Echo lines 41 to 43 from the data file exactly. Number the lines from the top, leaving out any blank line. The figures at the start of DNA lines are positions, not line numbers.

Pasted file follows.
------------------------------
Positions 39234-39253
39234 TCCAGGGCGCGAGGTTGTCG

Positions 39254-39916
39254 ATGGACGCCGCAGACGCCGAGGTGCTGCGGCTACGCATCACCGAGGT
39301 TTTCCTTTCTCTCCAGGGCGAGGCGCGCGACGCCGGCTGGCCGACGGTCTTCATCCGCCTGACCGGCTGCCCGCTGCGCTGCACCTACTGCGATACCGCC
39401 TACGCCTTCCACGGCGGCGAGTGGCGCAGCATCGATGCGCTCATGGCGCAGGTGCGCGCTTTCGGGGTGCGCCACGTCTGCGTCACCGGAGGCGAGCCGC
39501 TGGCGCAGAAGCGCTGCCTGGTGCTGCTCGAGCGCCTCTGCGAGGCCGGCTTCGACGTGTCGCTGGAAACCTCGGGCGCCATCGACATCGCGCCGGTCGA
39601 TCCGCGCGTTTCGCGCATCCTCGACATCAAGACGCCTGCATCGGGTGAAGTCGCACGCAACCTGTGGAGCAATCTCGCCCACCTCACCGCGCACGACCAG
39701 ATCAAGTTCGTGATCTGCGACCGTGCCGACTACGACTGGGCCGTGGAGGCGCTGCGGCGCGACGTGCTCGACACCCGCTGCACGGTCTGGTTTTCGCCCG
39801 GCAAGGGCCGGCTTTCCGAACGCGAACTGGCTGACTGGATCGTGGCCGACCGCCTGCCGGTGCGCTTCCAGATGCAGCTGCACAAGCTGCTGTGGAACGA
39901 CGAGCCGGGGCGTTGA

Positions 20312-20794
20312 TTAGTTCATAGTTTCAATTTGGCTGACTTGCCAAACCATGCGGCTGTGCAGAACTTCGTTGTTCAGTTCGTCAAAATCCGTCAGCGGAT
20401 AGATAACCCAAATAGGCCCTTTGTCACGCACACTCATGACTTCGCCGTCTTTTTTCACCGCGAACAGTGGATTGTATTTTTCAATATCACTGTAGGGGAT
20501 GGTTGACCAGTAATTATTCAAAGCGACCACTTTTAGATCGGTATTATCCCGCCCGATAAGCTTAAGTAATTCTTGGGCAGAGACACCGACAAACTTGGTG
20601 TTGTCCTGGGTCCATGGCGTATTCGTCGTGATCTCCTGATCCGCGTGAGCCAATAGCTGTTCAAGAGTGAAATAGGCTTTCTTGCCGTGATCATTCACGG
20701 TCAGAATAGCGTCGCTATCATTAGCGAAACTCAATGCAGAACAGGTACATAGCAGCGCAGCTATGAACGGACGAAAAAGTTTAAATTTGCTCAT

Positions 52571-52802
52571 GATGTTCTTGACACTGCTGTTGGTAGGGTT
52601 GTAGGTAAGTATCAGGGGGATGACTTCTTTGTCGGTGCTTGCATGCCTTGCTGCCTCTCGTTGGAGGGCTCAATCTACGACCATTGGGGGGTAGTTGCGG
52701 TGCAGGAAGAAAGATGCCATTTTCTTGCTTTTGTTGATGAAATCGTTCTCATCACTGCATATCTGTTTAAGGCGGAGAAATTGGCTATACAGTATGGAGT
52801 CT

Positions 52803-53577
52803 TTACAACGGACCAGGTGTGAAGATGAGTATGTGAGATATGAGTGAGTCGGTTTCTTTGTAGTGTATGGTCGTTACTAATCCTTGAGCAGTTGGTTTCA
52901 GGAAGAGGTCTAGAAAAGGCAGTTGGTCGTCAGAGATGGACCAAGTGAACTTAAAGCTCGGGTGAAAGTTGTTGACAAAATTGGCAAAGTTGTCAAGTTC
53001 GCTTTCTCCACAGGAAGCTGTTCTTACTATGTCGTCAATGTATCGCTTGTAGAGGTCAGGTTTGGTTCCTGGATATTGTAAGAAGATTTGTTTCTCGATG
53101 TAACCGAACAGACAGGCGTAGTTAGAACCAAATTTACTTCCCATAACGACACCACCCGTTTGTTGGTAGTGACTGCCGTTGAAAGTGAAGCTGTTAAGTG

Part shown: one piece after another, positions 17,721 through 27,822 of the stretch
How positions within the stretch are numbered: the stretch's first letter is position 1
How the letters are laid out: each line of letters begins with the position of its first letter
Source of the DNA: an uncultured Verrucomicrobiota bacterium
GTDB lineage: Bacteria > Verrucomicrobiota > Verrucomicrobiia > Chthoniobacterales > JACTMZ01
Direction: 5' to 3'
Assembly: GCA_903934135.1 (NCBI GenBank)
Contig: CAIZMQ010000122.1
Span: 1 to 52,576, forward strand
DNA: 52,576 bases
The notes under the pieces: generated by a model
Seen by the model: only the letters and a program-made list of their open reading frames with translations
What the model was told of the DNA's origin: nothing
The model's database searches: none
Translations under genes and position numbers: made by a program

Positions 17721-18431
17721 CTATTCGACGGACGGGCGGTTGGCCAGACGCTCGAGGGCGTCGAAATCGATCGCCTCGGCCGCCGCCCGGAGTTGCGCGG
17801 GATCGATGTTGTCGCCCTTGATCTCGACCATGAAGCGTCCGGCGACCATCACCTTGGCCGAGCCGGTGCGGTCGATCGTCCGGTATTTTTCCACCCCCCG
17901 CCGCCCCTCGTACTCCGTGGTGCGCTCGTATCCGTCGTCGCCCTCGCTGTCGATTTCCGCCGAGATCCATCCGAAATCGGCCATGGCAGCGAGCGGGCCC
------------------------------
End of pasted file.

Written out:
The model's database searches: none
Translations under genes and position numbers: made by a program

Positions 17721-18431